Noonoo was thrilled to find the job with Catholic Charities, where many in the agency call him “minister,” because it meant he could support his family and also do the work he’s certain God intends for him to do. His church can’t afford to pay him. “I’m happy to be a tentmaker. I want to be paid somewhere, so I don’t put the burden on the church,” he says.
“There it is,” said Ross Blount, a farmer from Iowa and pastor of Allerton United Presbyterian church. “It’s that sense that God has called.”
Blount’s commitment to his congregation is to work one-third time – although he said he typically works 20 hours a week. He preaches, performs weddings and funerals. But he has challenged the elders and others in the congregation to visit the sick and others who need support and comfort, and to take leadership in other ways as well.
Some think that unless you’ve got a full-time pastor, you don’t have a full-type ministry, and I think that’s wrong, Blount said. “To me, it’s a tremendous incentive for shared ministry. It’s a matter of lovingly negotiating what needs to be done in the church. You don’t have all that time. … So they don’t dump everything on you.” … “It’s a model for discipleship.”
Scott now serves full-time at a United Church of Christ congregation in Colorado. But for years he worked as a tentmaker – attending seminary for nine years part-time while serving two congregations, running a home inspection and construction management firm while also serving small churches. Scott said he may well return to tentmaking someday or explore other approaches to shared ministry.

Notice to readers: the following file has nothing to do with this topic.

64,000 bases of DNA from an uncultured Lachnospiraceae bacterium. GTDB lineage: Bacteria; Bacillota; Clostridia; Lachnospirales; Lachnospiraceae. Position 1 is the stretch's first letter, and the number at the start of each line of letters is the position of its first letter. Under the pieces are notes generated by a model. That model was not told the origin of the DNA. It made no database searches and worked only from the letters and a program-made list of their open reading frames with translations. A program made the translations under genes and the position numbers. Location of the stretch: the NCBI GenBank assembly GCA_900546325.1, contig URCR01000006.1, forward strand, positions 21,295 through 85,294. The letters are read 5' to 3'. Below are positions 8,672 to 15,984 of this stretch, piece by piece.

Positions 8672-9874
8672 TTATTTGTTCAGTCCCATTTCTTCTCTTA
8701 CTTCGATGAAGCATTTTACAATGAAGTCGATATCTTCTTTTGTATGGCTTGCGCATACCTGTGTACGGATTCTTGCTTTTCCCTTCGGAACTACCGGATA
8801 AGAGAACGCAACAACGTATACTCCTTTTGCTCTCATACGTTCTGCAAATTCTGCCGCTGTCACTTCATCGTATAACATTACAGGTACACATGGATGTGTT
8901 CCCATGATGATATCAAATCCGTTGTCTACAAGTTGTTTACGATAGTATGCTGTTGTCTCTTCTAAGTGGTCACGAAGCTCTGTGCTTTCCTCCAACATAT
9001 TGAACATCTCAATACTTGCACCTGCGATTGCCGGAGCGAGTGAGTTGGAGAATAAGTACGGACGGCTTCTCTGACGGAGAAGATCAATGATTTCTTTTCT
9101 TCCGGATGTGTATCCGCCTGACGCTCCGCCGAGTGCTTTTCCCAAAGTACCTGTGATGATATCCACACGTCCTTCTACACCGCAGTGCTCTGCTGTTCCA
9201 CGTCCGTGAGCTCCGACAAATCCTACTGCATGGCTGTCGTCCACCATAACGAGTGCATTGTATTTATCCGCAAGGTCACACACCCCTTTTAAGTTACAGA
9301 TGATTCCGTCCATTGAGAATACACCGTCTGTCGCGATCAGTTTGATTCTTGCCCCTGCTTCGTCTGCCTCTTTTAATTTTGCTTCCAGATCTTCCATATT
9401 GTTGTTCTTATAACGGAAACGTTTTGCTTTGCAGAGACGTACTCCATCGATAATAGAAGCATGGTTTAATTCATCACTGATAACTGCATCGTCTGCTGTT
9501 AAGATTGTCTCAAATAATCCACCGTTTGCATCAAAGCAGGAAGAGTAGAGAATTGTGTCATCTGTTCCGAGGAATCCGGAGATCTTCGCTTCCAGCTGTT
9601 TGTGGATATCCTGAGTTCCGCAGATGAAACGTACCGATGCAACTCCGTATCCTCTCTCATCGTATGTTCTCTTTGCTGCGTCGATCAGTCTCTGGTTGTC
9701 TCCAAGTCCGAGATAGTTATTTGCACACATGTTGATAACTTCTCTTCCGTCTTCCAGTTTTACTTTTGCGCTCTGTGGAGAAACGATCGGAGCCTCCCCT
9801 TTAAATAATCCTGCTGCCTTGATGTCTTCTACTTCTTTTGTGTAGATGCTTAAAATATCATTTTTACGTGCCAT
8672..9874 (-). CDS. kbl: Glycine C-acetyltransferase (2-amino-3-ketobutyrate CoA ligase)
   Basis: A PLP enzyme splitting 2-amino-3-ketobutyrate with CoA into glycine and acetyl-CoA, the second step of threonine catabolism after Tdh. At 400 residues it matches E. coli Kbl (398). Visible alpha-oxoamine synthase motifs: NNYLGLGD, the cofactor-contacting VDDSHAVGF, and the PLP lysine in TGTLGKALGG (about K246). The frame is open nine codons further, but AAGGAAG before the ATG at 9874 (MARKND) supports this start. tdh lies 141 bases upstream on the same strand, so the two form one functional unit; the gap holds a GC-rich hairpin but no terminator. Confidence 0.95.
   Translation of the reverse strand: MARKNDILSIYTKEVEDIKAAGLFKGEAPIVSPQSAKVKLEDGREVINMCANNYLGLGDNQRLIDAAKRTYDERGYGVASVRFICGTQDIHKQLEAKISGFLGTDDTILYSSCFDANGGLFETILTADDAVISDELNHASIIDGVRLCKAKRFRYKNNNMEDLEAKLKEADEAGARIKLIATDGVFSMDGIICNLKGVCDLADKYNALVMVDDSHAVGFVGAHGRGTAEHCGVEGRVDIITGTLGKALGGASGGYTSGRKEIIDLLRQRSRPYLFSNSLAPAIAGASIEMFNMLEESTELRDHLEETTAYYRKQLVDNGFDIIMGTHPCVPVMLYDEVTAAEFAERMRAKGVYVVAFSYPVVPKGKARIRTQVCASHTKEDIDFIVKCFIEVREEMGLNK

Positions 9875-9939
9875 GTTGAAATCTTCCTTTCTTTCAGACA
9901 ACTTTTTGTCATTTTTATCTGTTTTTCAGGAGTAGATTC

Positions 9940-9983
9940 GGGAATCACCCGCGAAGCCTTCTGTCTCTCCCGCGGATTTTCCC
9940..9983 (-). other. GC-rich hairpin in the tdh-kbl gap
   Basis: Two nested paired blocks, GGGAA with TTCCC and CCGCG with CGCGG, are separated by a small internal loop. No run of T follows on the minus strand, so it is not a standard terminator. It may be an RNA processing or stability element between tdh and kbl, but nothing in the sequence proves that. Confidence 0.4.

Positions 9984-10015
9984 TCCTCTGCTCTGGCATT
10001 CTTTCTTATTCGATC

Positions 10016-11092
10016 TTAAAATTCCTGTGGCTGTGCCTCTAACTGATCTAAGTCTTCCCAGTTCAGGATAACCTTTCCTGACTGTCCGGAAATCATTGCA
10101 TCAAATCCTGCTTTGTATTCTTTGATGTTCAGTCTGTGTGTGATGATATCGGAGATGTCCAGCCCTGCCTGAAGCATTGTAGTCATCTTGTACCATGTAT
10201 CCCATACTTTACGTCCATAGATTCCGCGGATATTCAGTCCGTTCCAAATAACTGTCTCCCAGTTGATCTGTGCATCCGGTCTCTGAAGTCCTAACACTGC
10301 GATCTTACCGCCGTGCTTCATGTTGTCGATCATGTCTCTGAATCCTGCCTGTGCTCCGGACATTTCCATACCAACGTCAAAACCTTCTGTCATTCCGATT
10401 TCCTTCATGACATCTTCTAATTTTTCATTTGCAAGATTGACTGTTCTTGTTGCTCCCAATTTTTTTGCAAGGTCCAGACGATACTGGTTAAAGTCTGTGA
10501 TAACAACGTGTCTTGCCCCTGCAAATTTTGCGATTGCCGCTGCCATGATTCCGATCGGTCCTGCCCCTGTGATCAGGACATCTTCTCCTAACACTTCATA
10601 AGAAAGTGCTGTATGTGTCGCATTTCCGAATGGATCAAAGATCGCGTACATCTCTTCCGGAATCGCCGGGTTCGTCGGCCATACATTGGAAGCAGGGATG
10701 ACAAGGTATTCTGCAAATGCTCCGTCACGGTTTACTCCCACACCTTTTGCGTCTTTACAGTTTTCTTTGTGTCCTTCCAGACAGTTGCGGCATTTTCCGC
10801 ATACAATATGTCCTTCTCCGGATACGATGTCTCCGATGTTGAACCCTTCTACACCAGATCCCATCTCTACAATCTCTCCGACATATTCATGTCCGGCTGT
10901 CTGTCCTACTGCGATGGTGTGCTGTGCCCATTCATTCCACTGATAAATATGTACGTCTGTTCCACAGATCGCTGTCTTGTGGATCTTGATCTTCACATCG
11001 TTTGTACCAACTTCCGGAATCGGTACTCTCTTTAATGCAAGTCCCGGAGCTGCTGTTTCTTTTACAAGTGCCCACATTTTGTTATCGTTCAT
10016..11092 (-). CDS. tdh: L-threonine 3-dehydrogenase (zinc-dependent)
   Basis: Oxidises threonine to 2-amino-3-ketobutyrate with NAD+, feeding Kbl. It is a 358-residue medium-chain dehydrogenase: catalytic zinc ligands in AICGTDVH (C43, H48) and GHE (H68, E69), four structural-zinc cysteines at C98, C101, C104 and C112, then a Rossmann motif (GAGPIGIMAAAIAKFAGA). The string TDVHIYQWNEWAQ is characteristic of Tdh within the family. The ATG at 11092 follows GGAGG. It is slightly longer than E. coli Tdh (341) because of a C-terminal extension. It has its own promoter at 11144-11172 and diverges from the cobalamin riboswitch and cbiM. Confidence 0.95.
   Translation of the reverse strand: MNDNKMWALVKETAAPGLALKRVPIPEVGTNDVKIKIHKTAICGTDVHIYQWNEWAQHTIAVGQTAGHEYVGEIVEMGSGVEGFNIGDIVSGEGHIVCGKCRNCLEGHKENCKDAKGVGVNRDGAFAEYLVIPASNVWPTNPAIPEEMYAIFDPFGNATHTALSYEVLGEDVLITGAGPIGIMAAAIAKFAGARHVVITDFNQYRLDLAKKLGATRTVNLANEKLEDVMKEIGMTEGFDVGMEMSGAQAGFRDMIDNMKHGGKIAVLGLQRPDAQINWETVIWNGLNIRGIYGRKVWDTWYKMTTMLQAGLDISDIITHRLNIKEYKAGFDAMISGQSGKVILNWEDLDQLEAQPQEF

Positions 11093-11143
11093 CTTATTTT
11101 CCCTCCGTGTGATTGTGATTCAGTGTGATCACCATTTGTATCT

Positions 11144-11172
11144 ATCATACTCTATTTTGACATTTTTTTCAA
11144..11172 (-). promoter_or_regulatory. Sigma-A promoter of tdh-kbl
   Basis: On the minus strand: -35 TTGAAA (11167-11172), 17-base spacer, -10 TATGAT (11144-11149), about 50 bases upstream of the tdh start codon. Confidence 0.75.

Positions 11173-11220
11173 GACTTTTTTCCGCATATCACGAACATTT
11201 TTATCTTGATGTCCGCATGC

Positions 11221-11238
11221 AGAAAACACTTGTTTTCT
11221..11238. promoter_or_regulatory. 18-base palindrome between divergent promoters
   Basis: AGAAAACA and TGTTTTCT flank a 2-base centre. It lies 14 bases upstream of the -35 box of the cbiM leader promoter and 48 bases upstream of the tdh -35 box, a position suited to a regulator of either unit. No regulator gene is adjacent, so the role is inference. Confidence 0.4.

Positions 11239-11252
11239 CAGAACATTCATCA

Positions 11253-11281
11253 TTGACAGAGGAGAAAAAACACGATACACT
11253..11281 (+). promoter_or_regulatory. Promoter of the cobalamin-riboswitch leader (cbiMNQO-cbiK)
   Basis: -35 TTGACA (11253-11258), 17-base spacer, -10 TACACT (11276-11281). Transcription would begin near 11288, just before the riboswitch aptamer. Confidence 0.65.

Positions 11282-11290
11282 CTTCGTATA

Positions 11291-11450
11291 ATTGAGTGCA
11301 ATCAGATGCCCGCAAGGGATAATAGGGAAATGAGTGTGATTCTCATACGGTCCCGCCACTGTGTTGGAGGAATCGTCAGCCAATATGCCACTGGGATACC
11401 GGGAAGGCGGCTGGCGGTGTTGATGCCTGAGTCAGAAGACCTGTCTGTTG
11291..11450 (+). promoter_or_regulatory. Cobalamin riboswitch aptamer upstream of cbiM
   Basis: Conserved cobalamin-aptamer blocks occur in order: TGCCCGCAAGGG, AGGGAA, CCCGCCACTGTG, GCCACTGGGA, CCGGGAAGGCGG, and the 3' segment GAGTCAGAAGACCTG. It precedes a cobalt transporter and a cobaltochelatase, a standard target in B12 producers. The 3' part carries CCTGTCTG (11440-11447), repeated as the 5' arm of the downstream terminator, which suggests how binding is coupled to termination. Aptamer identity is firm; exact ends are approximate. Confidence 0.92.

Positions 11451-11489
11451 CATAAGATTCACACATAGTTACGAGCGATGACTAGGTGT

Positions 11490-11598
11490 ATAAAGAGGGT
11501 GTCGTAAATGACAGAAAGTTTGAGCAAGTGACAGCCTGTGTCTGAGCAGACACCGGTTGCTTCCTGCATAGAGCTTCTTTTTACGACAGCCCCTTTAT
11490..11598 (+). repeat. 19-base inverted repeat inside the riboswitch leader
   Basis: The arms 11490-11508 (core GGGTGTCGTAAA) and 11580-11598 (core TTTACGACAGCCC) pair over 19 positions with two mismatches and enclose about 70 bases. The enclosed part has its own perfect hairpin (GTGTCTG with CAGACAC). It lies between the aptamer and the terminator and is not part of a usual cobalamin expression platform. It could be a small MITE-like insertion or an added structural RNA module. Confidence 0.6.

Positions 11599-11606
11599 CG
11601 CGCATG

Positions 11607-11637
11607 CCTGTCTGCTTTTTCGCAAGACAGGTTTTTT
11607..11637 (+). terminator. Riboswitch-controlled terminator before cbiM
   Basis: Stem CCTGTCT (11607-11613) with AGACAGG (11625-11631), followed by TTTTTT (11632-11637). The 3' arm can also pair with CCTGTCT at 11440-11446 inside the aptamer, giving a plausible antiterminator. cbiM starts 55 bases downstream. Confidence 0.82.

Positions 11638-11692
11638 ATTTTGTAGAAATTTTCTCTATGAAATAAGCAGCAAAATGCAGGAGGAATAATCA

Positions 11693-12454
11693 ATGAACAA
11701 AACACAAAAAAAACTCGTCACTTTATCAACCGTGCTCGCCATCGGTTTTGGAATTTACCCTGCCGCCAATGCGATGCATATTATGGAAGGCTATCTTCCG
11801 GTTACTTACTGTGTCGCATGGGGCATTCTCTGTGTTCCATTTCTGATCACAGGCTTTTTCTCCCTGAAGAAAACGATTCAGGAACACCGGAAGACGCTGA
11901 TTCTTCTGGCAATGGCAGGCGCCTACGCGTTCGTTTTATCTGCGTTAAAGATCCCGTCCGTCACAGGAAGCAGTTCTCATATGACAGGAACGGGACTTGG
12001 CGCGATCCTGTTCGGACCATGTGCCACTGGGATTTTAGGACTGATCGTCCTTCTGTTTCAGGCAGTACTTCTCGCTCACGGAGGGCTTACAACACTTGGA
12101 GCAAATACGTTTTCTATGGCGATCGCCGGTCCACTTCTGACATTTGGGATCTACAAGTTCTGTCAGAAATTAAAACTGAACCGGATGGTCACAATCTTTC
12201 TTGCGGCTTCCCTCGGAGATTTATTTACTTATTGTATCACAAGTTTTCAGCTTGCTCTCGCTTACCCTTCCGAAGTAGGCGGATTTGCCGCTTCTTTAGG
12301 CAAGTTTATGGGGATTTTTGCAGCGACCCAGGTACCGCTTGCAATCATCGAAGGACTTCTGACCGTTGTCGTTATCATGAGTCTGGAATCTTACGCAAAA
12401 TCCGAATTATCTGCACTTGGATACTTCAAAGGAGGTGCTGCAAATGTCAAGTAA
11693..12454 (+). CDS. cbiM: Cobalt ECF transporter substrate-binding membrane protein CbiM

“I don’t want the pastor to do all the work,” Scott said – and he doesn’t like “that feeling of being a hired hand.”
Some also contend that tentmaking is “friendly,” as Scott put it, to post-modern and emergent visions of church – to the kind of flexibility that many seeking new visions of Christian life are seeking. Pittsburgh Presbytery, for example, recently ordained two tentmaking pastors – both just out of seminary – who are working part-time jobs while starting a new, multi-cultural congregation for young adults in Pittsburgh, called the Upper Room.
With one foot professionally outside the church, a tentmaking pastor also can serve as an interface between the congregation and the community, Blount said. When he started in ministry, before going to seminary, he worked as a commissioned lay pastor while farming as well. When the farm crisis hit in the 1980s – rocking families much as today’s economic churning is hitting home – and he knew firsthand, directly from his own bank account, what that meant.
One morning, knowing that his soybeans needed to be harvested quickly, Blount lay in bed and watched the rain dripping, dripping, dripping from his crops. He had already borrowed $6,000 that his son had saved from his paper route – so felt that he was stealing not only from his own dreams, but his boy’s as well. He remembers thinking that if the rain – and there had been ceaseless rain that season – didn’t end soon, “we’re done.”
“That’s what tentmaking is all about,” Blount said, “to join in the agony and the joy.”